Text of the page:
Dating back in Europe to pre-roman times, the Raphanus Sativus – more commonly know as the radish – is best known for its distinct peppery flavour and crisp, watery texture. Although available in a wider variety of colours and flavours, the most common radish to Britain is the Cherry Belle. With its blushing fuchsia exterior and bright white interior, these radishes add colour and vibrancy to salads and garnishes.
Radishes are particularly easy to grow; with a quick germination time and even speedier growth period, growers can expect a decent yield within 4 weeks of plantation. Smaller radishes tend to be milder with a much crisper texture and tend to be eaten raw, although they make for a great addition to stir-fries. Not only low in calories, radishes offer a healthy dose of folic acid, potassium and vitamin B6.
Seasonal period: Mid-April to June
Flavour friends: Radishes’ vibrancy is enhanced with the addition of citrus – simply drizzled over raw radishes or when roasted, lemon offers another dimension of flavour. When roasting radishes, thyme is great for bringing out their earthiness making them the perfect partner to other sweet root vegetables such as carrots and parsnips.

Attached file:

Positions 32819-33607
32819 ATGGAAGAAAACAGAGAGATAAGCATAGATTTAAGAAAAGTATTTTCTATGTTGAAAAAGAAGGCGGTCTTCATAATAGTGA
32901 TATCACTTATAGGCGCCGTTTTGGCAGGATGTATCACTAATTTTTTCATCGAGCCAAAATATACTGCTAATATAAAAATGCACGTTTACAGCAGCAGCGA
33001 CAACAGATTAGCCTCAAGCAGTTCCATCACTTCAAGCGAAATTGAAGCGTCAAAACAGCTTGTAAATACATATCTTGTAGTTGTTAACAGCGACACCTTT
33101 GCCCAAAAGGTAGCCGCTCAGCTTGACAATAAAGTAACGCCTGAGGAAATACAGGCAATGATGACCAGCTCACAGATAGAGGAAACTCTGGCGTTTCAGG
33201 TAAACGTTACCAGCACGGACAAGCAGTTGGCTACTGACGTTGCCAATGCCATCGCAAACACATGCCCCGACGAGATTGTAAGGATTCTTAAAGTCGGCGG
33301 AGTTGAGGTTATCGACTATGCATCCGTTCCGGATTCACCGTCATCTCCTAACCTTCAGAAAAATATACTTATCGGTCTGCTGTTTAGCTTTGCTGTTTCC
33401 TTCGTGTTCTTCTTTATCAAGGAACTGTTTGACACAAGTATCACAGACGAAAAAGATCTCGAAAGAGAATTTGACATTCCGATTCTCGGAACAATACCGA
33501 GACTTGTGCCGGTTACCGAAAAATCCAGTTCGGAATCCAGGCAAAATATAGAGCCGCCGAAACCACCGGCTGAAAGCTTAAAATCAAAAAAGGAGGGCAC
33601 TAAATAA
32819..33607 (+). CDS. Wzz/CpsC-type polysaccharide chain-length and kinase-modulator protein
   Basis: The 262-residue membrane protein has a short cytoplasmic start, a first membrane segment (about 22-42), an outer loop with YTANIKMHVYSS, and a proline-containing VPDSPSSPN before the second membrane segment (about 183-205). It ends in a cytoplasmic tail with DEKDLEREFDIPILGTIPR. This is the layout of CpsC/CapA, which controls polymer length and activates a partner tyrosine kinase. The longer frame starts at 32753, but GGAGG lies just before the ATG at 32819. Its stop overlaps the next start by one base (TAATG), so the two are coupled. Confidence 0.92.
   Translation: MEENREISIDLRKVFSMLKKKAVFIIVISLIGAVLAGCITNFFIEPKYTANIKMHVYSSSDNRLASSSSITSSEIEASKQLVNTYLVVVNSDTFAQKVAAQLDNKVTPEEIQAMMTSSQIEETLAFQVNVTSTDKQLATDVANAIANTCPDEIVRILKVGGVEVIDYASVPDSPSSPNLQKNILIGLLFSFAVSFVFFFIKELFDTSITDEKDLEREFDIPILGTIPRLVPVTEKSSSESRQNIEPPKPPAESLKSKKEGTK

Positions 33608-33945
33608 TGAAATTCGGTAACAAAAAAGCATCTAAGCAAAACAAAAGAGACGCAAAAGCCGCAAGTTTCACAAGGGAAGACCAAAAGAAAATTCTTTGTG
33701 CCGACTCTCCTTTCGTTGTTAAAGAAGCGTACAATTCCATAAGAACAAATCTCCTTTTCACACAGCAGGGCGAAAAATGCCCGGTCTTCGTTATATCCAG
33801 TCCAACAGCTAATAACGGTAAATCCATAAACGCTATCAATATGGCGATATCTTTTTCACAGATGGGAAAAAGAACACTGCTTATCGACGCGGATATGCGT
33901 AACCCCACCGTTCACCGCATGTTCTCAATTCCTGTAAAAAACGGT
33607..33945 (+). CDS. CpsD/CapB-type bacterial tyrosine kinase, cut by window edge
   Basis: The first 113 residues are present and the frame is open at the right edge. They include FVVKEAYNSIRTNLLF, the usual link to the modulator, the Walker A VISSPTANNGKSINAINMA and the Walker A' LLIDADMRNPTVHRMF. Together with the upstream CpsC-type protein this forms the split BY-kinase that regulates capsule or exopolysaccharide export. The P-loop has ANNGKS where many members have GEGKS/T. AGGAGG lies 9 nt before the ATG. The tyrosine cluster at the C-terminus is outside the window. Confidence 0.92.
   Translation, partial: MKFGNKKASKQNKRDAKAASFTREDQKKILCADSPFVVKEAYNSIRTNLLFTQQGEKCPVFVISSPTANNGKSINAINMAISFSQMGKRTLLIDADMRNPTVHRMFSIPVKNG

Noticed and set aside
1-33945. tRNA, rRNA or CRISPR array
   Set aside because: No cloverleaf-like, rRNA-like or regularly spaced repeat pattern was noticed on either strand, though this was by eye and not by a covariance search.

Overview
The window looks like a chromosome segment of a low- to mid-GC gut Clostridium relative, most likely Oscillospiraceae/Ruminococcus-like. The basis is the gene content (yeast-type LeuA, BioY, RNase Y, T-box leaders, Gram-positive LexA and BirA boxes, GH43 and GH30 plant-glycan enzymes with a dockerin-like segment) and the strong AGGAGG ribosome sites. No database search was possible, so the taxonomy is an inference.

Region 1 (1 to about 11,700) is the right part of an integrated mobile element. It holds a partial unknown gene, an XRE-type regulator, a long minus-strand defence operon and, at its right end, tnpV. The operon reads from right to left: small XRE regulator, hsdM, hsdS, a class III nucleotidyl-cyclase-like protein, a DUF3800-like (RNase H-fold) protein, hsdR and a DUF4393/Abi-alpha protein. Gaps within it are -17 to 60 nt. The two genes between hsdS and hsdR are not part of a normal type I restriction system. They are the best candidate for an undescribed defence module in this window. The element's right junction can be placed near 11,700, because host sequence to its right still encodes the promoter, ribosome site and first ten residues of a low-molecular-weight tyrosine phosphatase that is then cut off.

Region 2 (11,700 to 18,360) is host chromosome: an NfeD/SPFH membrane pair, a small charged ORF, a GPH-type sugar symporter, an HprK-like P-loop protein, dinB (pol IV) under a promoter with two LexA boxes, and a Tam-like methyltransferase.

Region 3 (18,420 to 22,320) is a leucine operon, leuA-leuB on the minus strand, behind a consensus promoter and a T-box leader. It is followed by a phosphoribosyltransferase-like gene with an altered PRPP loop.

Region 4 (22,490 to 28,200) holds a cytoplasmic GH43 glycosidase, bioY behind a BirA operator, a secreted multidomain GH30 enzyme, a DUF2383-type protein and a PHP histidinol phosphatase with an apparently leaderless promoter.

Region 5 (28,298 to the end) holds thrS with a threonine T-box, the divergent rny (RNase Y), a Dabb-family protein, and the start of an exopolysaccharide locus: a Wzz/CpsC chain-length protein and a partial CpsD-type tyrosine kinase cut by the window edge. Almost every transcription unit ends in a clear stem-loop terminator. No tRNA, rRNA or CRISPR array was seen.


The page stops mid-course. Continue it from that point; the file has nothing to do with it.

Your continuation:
Buying, storing and preparing: Always look for bunches of radishes that are uniformly shaped and vibrant in colour. Not too oversized, the bulbs must feel firm to ensure they are crisp rather than spongey in texture. Remove all leaves before storing in the fridge. Wrap in damp kitchen roll to help them to maintain their moisture and simply wash and slice before using. Consume within one week.
Cooking: Radishes are mostly eaten raw – sit in ice-cold water an hour before using to ensure they are crisp and full of moisture. Slice thinly using a mandolin or sharp knife and add to salads and garnishes.
Alternatively, slice and stir fry, allowing to cook for 3 – 4 minutes.
To increase their sweetness, roast for 20 to 25 minutes at 200C.
Find out a lot more about British grown radishes here, at Love Radish
Words by Helen Upshall